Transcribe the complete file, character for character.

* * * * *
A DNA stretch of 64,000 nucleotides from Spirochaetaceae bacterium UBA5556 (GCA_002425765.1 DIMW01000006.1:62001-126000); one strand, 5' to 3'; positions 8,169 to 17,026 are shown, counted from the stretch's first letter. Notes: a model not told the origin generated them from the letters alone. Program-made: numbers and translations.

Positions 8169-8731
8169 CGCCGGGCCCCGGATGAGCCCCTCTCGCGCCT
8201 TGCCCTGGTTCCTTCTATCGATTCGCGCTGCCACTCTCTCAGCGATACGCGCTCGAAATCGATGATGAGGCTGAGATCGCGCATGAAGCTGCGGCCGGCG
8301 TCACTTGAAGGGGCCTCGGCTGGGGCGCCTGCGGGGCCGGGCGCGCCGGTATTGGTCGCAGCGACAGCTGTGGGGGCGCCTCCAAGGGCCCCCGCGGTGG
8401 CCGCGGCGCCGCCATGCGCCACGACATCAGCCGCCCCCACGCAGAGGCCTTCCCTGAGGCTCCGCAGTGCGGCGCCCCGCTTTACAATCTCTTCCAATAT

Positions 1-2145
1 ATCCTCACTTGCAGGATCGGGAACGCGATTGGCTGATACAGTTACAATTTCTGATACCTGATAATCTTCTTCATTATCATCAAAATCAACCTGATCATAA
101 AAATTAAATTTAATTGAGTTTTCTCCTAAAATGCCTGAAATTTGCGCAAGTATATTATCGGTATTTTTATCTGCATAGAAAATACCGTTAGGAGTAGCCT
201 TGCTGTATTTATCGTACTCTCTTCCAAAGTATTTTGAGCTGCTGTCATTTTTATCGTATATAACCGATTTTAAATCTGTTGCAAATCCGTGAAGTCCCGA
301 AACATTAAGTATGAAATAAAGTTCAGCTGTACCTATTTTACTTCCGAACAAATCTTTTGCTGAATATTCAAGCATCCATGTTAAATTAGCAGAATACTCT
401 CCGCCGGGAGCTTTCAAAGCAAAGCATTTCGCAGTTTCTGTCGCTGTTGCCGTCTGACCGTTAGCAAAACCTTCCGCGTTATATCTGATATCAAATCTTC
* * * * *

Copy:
A DNA stretch of 64,000 nucleotides from Spirochaetaceae bacterium UBA5556 (GCA_002425765.1 DIMW01000006.1:62001-126000); one strand, 5' to 3'; positions 8,169 to 17,026 are shown, counted from the stretch's first letter. Notes: a model not told the origin generated them from the letters alone. Program-made: numbers and translations.

Positions 8169-8731
8169 CGCCGGGCCCCGGATGAGCCCCTCTCGCGCCT
8201 TGCCCTGGTTCCTTCTATCGATTCGCGCTGCCACTCTCTCAGCGATACGCGCTCGAAATCGATGATGAGGCTGAGATCGCGCATGAAGCTGCGGCCGGCG
8301 TCACTTGAAGGGGCCTCGGCTGGGGCGCCTGCGGGGCCGGGCGCGCCGGTATTGGTCGCAGCGACAGCTGTGGGGGCGCCTCCAAGGGCCCCCGCGGTGG
8401 CCGCGGCGCCGCCATGCGCCACGACATCAGCCGCCCCCACGCAGAGGCCTTCCCTGAGGCTCCGCAGTGCGGCGCCCCGCTTTACAATCTCTTCCAATAT

Positions 1-2145
1 ATCCTCACTTGCAGGATCGGGAACGCGATTGGCTGATACAGTTACAATTTCTGATACCTGATAATCTTCTTCATTATCATCAAAATCAACCTGATCATAA
101 AAATTAAATTTAATTGAGTTTTCTCCTAAAATGCCTGAAATTTGCGCAAGTATATTATCGGTATTTTTATCTGCATAGAAAATACCGTTAGGAGTAGCCT
201 TGCTGTATTTATCGTACTCTCTTCCAAAGTATTTTGAGCTGCTGTCATTTTTATCGTATATAACCGATTTTAAATCTGTTGCAAATCCGTGAAGTCCCGA
301 AACATTAAGTATGAAATAAAGTTCAGCTGTACCTATTTTACTTCCGAACAAATCTTTTGCTGAATATTCAAGCATCCATGTTAAATTAGCAGAATACTCT
401 CCGCCGGGAGCTTTCAAAGCAAAGCATTTCGCAGTTTCTGTCGCTGTTGCCGTCTGACCGTTAGCAAAACCTTCCGCGTTATATCTGATATCAAATCTTC